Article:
Sunday, 13 May 2018

Azure Sphere - New Kid On The Block


WHAT?? Microsoft's own Linux distribution!! That's music to my ears. Who would have thought that Microsoft will launch its own Linux distribution? In this blog, I am penning down few thoughts which struck my mind as I was wondering what might have made them take this step. I am no expert in this, so just bouncing my thoughts from a beginner's perspective.

Firstly, why Linux kernel? Why not Windows core?




Few months back I was reading articles and watching Channel9 videos to see how Windows team has created a minimal kernel for Windows (the Windows Core). When Azure Sphere was announced, I could immediately relate it to the research I did on windows core and see why MS had to take this step. Below is a brief summary of my findings (in case you didn't get a chance to go through Windows core kernel articles).

The monolithic kernel was a pain
Back in around 2000, MS realized that monolithic kernel is a pain to maintain and started decoupling the windows components to extract a minimal kernel. The reasons for them to take up this initiative were that 
  • It was too difficult to maintain a huge monolithic kernel with a heavily coupled code base
  • They couldn't put Windows on small devices
There was a time when they tried to separate out GUI component from Windows and the OS broke. So back then it wasn't possible to create a non-GUI version of Windows. Also, a change in one of the component would break multiple separate components from other departments. This made testing cycles very long and it wasn't a reliable design.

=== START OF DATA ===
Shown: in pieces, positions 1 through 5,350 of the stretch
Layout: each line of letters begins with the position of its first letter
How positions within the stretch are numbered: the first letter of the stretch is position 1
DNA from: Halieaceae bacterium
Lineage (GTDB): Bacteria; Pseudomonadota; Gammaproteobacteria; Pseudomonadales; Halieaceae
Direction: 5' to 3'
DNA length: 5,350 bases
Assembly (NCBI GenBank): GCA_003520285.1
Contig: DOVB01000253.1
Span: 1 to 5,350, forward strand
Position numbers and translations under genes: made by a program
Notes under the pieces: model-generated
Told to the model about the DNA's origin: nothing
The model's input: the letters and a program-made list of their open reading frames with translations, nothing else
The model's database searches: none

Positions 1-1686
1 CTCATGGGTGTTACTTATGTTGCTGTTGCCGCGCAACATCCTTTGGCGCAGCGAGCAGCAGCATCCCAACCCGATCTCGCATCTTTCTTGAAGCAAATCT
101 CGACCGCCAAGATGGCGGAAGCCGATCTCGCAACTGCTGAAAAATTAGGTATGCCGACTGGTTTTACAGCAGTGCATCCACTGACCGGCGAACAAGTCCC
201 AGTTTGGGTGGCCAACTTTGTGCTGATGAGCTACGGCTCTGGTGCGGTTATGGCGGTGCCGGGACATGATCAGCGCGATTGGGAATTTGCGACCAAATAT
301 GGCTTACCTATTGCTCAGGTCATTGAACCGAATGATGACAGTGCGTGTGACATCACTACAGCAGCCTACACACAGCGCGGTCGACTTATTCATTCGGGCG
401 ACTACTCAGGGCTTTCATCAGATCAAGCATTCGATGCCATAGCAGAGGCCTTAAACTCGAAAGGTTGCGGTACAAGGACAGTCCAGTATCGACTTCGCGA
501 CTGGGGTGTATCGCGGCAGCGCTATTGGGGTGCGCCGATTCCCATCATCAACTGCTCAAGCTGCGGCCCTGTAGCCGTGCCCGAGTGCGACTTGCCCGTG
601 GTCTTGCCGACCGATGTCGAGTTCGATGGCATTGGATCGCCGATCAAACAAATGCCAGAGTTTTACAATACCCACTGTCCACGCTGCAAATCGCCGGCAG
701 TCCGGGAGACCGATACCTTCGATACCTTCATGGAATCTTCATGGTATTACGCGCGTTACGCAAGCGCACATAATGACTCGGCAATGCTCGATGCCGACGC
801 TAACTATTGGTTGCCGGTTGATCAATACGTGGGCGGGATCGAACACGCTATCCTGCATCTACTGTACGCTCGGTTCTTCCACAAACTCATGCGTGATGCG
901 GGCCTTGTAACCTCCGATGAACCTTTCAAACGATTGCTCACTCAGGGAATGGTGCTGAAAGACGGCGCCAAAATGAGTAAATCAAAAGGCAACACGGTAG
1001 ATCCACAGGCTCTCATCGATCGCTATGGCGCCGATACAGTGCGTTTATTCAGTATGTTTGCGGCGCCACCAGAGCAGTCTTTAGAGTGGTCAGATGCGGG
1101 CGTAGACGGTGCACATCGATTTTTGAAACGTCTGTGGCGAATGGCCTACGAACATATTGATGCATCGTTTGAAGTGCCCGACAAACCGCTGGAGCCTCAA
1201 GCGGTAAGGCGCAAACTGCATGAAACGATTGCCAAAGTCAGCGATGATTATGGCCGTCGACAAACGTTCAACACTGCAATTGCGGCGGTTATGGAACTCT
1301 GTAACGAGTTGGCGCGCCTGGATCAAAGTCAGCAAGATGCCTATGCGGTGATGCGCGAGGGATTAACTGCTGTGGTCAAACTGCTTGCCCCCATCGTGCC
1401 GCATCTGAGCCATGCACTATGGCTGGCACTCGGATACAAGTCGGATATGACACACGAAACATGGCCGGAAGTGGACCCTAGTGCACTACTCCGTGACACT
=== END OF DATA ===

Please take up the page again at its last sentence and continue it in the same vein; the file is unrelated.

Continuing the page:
Creation of the Windows Core Kernel

To address these issues with tangled OS code base, they formed an internal team by selecting few MS architects from all over the world whose primary motive was to extract a core kernel from Windows code base. This team of experts started ranking each component based on their role in the OS. For example, core OS components like the scheduler would be ranked at level 0 and components like the GUI would be ranked at higher levels. Next step was to decouple various components and remove any dependencies where lower ranked modules depended on higher ranked ones. Finally, they extracted the lowest rank subsystems as the "Windows Core Kernel". In recent years, they have started using this minimal core kernel and across all devices (not just desktops).


Coming back to the question, why Linux kernel?

I see few points which go in favor of using Linux kernel for IoT devices. Before digging into this, let's take a look at the Azure Sphere's OS layers.


Azure Sphere has a "customized Linux kernel" as its layer 2. Although windows team has worked really hard in last 2 decades to decouple the traditional Monolith kernel; I think it is still far from a perfect minimal kernel. The other day my sister was doing some experiments with an IoT device and told me that Linux distributions are better than Win10 IoT. Well, we might be wrong in concluding that, as it was a part of basic experiments.